I used to aim for 8 hours of sleep a night, as I was always told I should. I remember the revelation of being in Europe and feeling so much healthier, happier and enthusiastic after only 6 hours of broken sleep in hostel rooms. Sleep is something misunderstood and overly regimented in our North American, corporate-driven society. I don’t doubt that, centuries from now, our generation’s attitude will be looked upon as ridiculous the same way we laugh at medieval “medical” quackery.
Much like the experience of Wehr’s subjects, these references describe a first sleep which began about two hours after dusk, followed by waking period of one or two hours and then a second sleep.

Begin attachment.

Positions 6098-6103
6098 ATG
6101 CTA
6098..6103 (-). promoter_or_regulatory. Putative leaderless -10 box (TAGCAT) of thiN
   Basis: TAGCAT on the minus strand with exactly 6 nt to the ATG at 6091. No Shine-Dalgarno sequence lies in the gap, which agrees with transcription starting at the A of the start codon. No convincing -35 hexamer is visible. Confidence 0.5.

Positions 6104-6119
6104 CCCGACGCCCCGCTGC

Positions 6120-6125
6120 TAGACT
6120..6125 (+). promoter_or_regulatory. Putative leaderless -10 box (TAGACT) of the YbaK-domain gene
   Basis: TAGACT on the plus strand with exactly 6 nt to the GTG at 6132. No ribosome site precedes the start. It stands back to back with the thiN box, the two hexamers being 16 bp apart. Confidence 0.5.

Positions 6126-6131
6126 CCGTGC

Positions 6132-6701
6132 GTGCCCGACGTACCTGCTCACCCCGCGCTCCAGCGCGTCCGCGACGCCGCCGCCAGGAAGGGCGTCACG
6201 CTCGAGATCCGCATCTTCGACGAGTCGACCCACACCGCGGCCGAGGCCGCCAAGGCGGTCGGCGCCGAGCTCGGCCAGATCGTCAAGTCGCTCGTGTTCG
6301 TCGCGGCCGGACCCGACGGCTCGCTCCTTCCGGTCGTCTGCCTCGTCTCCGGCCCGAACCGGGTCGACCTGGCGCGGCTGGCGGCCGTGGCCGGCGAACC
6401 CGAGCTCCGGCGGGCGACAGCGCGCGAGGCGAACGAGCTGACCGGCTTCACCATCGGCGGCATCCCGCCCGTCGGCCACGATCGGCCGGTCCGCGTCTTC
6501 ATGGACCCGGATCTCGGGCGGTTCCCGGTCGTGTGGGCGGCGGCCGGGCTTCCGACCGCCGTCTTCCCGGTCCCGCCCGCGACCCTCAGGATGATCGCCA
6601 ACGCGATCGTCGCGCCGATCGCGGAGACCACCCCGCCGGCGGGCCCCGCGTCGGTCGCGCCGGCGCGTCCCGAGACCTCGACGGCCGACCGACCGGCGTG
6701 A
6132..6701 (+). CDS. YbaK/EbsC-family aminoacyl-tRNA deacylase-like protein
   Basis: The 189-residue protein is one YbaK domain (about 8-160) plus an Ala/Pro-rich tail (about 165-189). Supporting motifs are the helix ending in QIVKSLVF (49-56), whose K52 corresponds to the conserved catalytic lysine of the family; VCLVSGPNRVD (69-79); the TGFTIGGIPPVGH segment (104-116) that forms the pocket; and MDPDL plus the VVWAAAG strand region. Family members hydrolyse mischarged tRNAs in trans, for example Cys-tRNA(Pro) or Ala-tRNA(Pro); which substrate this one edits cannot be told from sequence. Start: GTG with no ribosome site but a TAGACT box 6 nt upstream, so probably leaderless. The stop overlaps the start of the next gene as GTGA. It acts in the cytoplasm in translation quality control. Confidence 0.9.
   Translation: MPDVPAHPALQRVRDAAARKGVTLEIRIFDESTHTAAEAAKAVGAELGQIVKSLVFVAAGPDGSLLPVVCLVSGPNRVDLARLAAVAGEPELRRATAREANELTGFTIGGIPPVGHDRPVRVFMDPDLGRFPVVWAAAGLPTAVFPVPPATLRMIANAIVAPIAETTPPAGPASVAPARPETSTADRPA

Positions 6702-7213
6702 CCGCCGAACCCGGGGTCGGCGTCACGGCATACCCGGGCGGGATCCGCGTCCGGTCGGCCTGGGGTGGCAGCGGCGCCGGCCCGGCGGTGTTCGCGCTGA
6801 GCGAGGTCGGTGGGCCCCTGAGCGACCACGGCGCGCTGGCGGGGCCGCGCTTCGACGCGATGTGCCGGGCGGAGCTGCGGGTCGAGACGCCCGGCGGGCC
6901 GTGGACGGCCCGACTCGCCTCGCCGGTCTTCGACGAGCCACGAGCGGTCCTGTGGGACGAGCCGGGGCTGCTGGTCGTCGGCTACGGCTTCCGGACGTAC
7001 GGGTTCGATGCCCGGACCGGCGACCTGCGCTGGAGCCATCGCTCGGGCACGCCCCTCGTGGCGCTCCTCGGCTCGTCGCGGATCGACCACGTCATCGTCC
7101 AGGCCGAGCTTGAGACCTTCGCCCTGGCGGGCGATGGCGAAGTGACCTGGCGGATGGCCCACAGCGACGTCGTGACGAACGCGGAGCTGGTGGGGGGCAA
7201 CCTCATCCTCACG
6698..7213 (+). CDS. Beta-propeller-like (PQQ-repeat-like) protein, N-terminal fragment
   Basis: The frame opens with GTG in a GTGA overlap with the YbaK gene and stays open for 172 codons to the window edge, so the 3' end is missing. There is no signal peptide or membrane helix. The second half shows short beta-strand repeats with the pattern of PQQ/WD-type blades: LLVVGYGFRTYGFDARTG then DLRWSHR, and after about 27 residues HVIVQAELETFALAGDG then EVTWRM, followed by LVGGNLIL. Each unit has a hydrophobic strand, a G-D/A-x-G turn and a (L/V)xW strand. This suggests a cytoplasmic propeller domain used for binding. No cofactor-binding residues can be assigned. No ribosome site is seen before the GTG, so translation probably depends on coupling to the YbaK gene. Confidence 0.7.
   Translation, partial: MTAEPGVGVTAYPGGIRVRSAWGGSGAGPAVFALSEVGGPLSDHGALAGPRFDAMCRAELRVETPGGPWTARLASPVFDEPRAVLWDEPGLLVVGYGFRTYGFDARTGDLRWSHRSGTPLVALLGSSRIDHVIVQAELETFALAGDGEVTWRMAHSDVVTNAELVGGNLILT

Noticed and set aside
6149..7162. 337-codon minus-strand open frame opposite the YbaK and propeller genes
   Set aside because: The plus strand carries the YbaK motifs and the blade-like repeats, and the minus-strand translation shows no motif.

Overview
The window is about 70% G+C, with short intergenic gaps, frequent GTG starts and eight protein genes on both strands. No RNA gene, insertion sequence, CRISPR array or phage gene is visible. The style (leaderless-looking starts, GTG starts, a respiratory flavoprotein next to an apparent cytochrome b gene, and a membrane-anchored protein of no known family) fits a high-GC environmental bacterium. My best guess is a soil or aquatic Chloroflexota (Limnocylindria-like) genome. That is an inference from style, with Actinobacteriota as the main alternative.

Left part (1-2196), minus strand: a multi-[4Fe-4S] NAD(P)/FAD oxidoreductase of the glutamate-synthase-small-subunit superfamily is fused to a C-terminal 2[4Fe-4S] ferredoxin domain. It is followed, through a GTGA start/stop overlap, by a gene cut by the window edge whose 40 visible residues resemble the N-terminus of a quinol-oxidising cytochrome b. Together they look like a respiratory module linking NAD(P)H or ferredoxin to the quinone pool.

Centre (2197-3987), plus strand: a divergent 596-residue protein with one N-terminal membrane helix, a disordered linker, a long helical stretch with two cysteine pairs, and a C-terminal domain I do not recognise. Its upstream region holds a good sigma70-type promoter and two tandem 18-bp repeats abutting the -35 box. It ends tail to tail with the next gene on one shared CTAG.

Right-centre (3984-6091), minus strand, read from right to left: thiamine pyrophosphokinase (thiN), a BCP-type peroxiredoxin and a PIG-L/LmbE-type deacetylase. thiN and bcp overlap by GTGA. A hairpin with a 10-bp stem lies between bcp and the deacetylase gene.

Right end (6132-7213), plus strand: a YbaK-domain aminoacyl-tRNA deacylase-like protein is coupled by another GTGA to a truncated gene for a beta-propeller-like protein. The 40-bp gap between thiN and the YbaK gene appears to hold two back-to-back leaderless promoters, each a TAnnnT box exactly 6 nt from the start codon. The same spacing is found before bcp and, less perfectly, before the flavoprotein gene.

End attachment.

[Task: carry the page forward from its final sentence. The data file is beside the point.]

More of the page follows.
“It’s not just the number of references – it is the way they refer to it, as if it was common knowledge,” Ekirch says.
During this waking period people were quite active. They often got up, went to the toilet or smoked tobacco and some even visited neighbours. Most people stayed in bed, read, wrote and often prayed. Countless prayer manuals from the late 15th Century offered special prayers for the hours in between sleeps.
And these hours weren’t entirely solitary – people often chatted to bed-fellows or had sex.